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Thousands of members have graced the Rajya Sabha (Upper House of the Indian parliament) since its inception in 1952. Many illustrious personalities have served with distinction and left an indelible imprint on the nation’s polity. Vijay Darda is one such member who has performed his duties as a parliamentarian with remarkable sincerity and commitment and, apart from raising host of important issues ranging from day-to-day concerns of the people to those bearing larger systemic and national significance, he is the lone member to have mooted the idea of establishment of a House Commission to look after the whole gamut of administration of the Rajya Sabha and matters connected therewith. He moved a Private member’s bill to this effect.

While many prefer to make long speeches and others shout slogans or stall proceedings to make their presence felt, Vijay Darda remains ever steadfast in introducing and piloting Private Member’s Bills. This is a painstaking task, even drab and dry at times. A Private Member’s Bill seldom finds a way into the statute book. But the interest it generates among the members and the new ideas it brings to the fore have made it a unique parliamentary exercise; it has become the most eagerly awaited item of week’s business and most active and dedicated members attach top priority to debate on the private member’s bills.

If one closely follows the parliamentary career of Vijay Darda, one finds an impressive account of his role as a parliamentarian. He is one such member who takes his duty as a Member of Parliament very seriously. He has demonstrated remarkable dynamism in bringing a host of Private Member’s Bills to highlight the gaps in the key areas of public policies, besides delivering on his personal convictions and commitments.

He has fully utilised the legislative process to articulate the legitimate interests and causes he espouses. In his legislative initiatives as a Private Member, welfare of the vulnerable sections of the society, protection of their rights and liberties and issues of larger public interests have figured prominently.

One of the notable features of Vijay Darda’s career as a parliamentarian is that he has never shied away from raising the burning issues of the day. Hence, he takes up the cause of whistle blowers and seeks protection for them. He wants regulation of mobile phones with camera. He does not hesitate to talk about the cash-for-question scam that involves even the fellow parliamentarians.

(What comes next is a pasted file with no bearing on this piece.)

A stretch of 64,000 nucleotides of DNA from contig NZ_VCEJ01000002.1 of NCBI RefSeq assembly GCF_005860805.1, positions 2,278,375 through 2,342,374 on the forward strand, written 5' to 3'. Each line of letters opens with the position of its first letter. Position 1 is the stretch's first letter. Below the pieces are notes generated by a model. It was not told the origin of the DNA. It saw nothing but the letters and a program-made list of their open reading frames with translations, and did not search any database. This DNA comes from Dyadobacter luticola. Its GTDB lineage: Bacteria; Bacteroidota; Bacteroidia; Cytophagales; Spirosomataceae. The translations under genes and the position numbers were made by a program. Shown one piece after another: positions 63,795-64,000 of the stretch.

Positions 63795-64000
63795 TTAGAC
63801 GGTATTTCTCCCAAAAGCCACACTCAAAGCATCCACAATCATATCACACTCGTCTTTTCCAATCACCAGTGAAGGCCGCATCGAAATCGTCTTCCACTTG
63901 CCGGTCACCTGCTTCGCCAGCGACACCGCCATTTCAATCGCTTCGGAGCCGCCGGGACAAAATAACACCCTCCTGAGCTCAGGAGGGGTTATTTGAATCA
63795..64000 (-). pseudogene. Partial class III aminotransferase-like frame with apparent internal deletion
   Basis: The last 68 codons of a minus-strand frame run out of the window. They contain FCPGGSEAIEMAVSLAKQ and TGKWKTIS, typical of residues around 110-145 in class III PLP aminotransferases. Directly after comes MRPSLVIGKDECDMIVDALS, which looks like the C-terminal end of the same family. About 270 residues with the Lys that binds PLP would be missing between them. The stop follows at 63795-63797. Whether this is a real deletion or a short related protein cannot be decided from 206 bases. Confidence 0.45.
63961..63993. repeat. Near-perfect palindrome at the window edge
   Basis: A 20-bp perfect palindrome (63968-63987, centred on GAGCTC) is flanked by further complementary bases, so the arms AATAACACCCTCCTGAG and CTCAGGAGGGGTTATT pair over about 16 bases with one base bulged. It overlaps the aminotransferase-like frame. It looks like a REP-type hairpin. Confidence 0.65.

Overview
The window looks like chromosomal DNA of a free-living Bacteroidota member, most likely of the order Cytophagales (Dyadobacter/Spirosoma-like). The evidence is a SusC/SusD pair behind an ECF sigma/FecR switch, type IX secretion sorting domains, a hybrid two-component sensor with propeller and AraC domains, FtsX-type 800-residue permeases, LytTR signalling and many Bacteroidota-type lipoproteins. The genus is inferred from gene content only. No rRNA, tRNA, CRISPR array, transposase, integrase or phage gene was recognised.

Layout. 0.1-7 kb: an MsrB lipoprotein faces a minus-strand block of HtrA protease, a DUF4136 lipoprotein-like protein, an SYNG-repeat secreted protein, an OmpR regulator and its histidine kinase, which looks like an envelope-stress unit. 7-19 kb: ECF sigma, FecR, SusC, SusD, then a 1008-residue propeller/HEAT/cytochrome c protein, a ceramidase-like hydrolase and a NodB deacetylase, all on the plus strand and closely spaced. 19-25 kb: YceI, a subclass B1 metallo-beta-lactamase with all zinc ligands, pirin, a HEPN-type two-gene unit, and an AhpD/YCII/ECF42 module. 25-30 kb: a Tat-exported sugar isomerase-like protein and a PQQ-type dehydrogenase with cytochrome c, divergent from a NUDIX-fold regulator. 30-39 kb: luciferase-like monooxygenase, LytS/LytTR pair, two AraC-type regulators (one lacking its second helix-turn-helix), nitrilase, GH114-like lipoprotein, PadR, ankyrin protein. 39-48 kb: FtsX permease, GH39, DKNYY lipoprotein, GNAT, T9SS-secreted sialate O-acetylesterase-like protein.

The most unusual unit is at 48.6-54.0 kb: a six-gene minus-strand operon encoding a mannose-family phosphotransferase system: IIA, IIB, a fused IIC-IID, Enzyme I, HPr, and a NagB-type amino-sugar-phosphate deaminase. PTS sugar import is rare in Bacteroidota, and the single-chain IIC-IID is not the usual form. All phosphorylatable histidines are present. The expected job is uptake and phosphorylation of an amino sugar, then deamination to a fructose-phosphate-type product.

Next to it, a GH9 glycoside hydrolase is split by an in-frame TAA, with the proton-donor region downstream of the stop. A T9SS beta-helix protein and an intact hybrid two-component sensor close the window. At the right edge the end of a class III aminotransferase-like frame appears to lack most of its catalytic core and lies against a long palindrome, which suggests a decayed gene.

He was so moved by the increasing burden of the school bag on the backs of the school children that he wanted the weight of the school bag to be prescribed. It requires a great sensitivity to dwell on this issue, which has been a victim of neglect and apathy of the policy makers.

On the other hand, given his familiarity with technology, he wants a legislation to protect database and wants the consumer protected from the fraud played, at times, in the form of ‘tele shopping’.

Rarely, if at all, a parliamentarian would have moved so many Private Member’s Bills and on such a wide variety of issues that deeply touch the people’s lives.

The Statement of Objects and Reasons of the some of the Private Member’s Bills piloted by Vijay Darda listed below will provide a glimpse of his multifaceted personality which is ingrained in his deep thinking and vast knowledge on several issues of abiding public interests:

  • The Supreme Court (Establishment of Permanent Bench at Nagpur) Bill, 2014

  • The Pathological Laboratories and Clinics (Regulation and Control) Bill, 2010

  • The Prevention of Atrocities on Women Bill, 2010

  • The Whistle Blowers (Protection in Public Interest Disclosures) Bill, 2010

  • The White Asbestos (Ban on Use and Import) Bill, 2009

  • The Compulsory Registration of Marriages Bill, 2007

  • The Code of Criminal Procedure (Amendment) Bill, 2007

  • The Tele-Shopping (Protection of Consumer's Rights) Bill, 2006

  • The Constitution (Amendment) Bill, 2006 (to amend articles 106 and 194)

  • The Children School Bags (Limitation on Weight) Bill, 2006

  • The Commissions for Protection of Child Rights (Amendment) Bill, 2006

  • The Electronic Waste (Handling and Disposal) Bill 2005


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